How to Find and Attract the Right GC Candidate – Part 2 of 2

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In our last article on this topic, we focused on the upfront planning work required when you’re hiring a new GC (How to Find and Attract the Right GC Candidate – Part 1 of 2).

In this article we’re going to turn our attention to executing the search in a way that gives you the best odds of success, since the best plans in the world won’t result in success if they’re poorly executed. The first executional dimension to consider is the breadth of your search.

Cast a Wide Net 

A 2015 study of corporate board members and C-suite leaders we conducted with leading governance and compliance solutions provider NYSE Governance Services points to the importance of benchmarking internal General Counsel candidates against external talent. Ninety percent of participants in our 2015 study agreed that benchmarking internal candidates against a full field of external talent offered the best assurance that they were ultimately choosing the most qualified and best-fit candidate. 

Avoid Geographic Exclusions

While it may be tempting to focus on local talent in markets with abundant quality, such as NYC, LA, or DC, our experience says you may miss great candidates by taking this approach. We recently filled a GC position in NYC with a candidate living in California who had strong NYC ties. This candidate had great relevant experience and a desire to move back East. If we had focused only on Northeast talent this person would have been excluded from the search, and our client would have missed on the best candidate for their situation.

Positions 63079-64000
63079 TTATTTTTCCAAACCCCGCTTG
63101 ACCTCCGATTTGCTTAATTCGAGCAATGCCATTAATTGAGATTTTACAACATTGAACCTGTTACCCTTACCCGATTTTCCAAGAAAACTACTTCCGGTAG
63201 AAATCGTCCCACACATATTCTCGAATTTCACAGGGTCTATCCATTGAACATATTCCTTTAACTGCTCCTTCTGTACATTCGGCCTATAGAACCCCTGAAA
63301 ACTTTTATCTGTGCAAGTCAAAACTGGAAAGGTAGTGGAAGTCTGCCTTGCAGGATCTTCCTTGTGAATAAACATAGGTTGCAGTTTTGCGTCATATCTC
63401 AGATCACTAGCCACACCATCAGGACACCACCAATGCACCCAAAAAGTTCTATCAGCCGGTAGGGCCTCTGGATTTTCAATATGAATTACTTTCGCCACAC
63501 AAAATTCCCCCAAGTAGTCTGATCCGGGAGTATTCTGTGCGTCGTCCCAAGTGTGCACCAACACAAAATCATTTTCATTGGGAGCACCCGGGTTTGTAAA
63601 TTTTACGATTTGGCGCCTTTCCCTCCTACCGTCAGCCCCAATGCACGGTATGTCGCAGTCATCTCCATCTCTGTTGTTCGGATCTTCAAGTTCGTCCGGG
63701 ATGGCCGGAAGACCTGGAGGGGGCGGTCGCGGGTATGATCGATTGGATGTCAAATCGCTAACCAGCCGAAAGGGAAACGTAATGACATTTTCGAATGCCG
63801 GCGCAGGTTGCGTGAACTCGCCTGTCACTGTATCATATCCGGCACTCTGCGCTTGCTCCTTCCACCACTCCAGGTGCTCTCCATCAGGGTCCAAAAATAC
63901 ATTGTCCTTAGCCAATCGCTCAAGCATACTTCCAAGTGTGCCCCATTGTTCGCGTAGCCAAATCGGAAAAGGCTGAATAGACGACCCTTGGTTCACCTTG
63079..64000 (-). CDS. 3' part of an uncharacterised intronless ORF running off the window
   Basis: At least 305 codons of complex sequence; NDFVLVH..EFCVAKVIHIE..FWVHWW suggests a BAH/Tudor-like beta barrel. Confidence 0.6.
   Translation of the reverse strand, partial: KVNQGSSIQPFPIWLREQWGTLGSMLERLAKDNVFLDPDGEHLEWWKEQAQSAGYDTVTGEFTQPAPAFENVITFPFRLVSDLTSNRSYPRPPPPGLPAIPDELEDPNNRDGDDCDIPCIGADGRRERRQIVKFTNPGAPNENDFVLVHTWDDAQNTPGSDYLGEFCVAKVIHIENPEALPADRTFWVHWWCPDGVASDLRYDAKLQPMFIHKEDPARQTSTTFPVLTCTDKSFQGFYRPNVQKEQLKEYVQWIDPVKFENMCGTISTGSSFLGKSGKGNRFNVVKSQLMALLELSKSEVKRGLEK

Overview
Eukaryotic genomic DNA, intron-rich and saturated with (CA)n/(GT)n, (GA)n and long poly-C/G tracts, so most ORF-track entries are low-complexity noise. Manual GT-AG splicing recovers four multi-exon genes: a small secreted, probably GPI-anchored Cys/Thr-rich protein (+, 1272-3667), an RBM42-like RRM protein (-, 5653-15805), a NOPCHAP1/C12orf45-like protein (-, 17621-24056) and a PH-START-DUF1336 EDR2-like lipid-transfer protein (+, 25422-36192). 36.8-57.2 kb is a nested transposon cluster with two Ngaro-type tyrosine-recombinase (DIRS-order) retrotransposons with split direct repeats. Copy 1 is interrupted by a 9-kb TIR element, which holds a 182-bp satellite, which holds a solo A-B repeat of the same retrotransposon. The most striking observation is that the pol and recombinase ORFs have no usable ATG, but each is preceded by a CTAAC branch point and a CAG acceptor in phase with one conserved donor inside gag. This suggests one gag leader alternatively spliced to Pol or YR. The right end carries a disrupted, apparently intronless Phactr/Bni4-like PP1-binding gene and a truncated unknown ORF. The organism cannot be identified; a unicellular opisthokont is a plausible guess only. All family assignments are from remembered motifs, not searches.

Design Custom Assessment for Role   

If you’re following our advice from Part 1 of this article on defining the role, you have what you need to build an assessment that addresses the necessary professional skills and experiences, values, and personality characteristics to identify the best-fit candidate.

Your assessment plan should be rigorous and thoughtful, occurring through a series of interactions and situations that include a broad representation of stakeholders.

Consider that you’re creating judgments around not just their functional capabilities and business aptitude, but also their risk appetite, leadership abilities, and emotional intelligence. And if you’re like most companies with a GC role, you’re realizing that this role continues to grow in influence and importance, so your assessment needs to consider the intended evolution and growth of the position.

Sell the Steak and the Sizzle

Even before you’ve identified your final candidates, your hiring team should consider the importance of selling the opportunity. Consider that for the majority of the GC searches we’ve completed, clients select a passive candidate as their top choice, meaning the best candidates are only in play because of being actively pursued and the positioning of the opportunity attracted them. So the team absolutely needs to create excitement by focusing on the potential of the company, the quality and culture represented by the people, the impact the position will have, and the long-term value the position will bring to the successful GC.

While we’ll always advise our clients to invest in a deliberate and thoughtful succession plan, if you find yourself needing to take action in advance of a completed succession plan, the steps we’ve provided here will be your best path forward.

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Topics: Recruiting General Counsel   |   In-House Counsel

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